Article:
The UNESCO cultural landscape covers an area of 620 square kilometres and 65 kilometres along the river. 120,000 people live on the banks in 20 towns and villages.
”It ploughs trough the hills, the cliffs make way for it and look down on it with astonishment and admiration,” Heinrich Kleist wrote in 1803 during his journey along the River Rhine, the river wich stretches 1,320 kilometres and cuts trough the slate hills between Bingen and Koblenz.
Tehe river has carved its way through the hill – and today it is a cultural landscape. For hundreds of years people have changed the look of the Middle-Rhine Valley: roads, villages, towns and castles have been built. Vines growing on the terraces are clinging to the sides of the cliffs on each side of the Rhine. Flora and fauna have cmbined with human activity to create a fantastic landscape.
History has left us a unique, rich, natural and cultural heritage. The region nowadays bears the imprint of wine-growing, shipping, small businesses and tourism. In June 2002 the UNESCO paid tribute to this unique combination of natural and cultural elements as ”a lasting cuktural landscape” and designated the Middle-Rhine Valley as a world-Heritage region.
River – town – hillside vieyard – castle
Human settlement along the RHine can be traced back to the use of the river as an important route between the sea and the Alps. The Middle-Rhine Valley accompanies the river for about 65 kilometres, with towns some of whose origins go back to the Roman settlements 2,000 years ago. These towns still radiate their medieval flair. Most of the centuries' old buildings are bourgeois houses, town walls and fortresses, lovingly maintained and restored. Massive castles above the steep cliffs look down on the ships on the river. The goods they carried used to be subject to customes duty. For years robber barons also extorted dues from merchants and traders. As a result, this stretch of the river meant that the prices of goods were increased ten-fold. Between Koblenz and Bingen there were at times as many as 15 customs stations, the last of wich in Kaub was closed in 1865. Some towns joined the Hansa organisation, the guild of merchants in north-German cities. This underlines the significancs of this trading route.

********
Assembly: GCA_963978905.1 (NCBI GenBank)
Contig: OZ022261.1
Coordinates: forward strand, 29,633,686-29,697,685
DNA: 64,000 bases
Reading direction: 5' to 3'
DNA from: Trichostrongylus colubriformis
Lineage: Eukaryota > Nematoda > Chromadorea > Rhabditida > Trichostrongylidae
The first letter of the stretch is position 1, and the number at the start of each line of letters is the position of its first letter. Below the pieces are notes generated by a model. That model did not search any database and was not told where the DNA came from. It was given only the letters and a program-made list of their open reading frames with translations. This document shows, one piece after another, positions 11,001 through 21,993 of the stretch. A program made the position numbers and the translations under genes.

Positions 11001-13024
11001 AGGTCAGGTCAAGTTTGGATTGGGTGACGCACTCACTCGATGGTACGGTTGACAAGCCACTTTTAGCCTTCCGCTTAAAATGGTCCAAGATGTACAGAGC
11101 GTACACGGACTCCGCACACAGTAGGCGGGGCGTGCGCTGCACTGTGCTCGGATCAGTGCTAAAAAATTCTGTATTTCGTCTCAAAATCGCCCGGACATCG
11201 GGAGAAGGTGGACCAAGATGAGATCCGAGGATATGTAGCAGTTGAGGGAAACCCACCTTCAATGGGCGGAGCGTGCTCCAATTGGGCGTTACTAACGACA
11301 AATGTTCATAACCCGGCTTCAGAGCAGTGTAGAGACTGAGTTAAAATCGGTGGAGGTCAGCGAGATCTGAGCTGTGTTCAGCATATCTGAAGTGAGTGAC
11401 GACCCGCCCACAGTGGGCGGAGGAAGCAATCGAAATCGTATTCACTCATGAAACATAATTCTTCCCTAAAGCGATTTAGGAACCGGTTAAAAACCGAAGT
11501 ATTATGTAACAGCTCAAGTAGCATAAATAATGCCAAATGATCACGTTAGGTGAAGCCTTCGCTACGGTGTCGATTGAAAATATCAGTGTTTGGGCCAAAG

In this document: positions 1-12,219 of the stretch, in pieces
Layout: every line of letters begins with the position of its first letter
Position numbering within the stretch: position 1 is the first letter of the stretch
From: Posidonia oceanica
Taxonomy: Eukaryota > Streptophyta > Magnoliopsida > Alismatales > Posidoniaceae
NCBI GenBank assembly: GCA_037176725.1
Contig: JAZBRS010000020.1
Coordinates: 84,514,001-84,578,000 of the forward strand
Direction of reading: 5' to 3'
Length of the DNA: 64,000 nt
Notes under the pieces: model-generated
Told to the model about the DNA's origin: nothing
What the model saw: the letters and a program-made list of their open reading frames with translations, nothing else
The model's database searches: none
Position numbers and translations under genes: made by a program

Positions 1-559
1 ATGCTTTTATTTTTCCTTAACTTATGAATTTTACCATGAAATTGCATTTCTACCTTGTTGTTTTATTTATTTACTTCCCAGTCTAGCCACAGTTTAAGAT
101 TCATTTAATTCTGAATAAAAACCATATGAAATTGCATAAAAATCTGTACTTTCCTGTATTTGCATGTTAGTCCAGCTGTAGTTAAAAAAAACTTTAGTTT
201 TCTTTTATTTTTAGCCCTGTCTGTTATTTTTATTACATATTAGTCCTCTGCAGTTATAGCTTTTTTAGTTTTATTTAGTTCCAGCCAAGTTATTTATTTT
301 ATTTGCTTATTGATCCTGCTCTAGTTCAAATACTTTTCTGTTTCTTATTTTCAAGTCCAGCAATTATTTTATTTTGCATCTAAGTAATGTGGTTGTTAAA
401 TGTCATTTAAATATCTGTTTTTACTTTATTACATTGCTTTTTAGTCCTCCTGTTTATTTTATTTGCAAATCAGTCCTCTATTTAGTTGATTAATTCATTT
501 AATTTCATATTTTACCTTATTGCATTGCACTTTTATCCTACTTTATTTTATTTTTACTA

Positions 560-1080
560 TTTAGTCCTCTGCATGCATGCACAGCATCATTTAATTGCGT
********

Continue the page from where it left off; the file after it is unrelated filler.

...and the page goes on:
Once upon a time, the Middle-Rhine Valley was used by merchants, now its travellers are tourists from all over the world. In addition to the natural beaty of the landscape in the narrow valley, other attractions are the castles and castle ruins. Only two castles have remained intact: Pfalzgrafenstein near Kaub and the Marksburg near Braubach. By the beginning of the 19th century almost all the other castles had turned into ruins. But precisley these ruins created what is known as Rhine Romanticism, the most famous being the Werner Chapel in Bacharach. Reconstruction of the ruins began with the Prussian sovereignty on the Rhine in the 19the century. New architectural styles appeared, such as Schinkel'sw hunting lodge for Prussian kings in the ruins of Stolzenfels Castle. Some of the castles are now hotels, youth hostels or museums, and are open to the public. There are not so many castles in such a small area anywhere else in the world.
The Romans brought wine into the region. But it was not until the 6th century that people cultivated vines here. The terraces on which the vines grow and which are typical of the region have dominated the landscape since the 12th century. On these man-made tiers Riesling and Spätburgunder grapes are grown, whose wine is treasured worlwide. The slate hills at Devon provide ideal conditions for wine-growing. During the day the sun heats up the steep slate slopes, and the ground releases this heat during the night. The minerals serve as a longterm fertiliser and give the wines, especially the Riesling, their characteristic tastes.
The transport route
Nowhere else in Europe is there such a varied cultural landscape. During peacetime, trade and river traffic brought together people from all parts of the continent. In times of war, the population suffered under the troops marching trough the region and the destruction that they left behind. The river winds itself downstream, hemmed in by railways and roads. The current is very strong, due to the narrowness of the rocky river bed. The river, especially along the Loreley and in Binger Loch, is full of shallows and rocks, making life dangerous for those engaged in inland shipping. Modern radar has replaced the river pilots in the last few decades. Nowadays it is possible to travel along the Rhine at night. Until a hundred years ago, ships had to moor on the banks at dusk.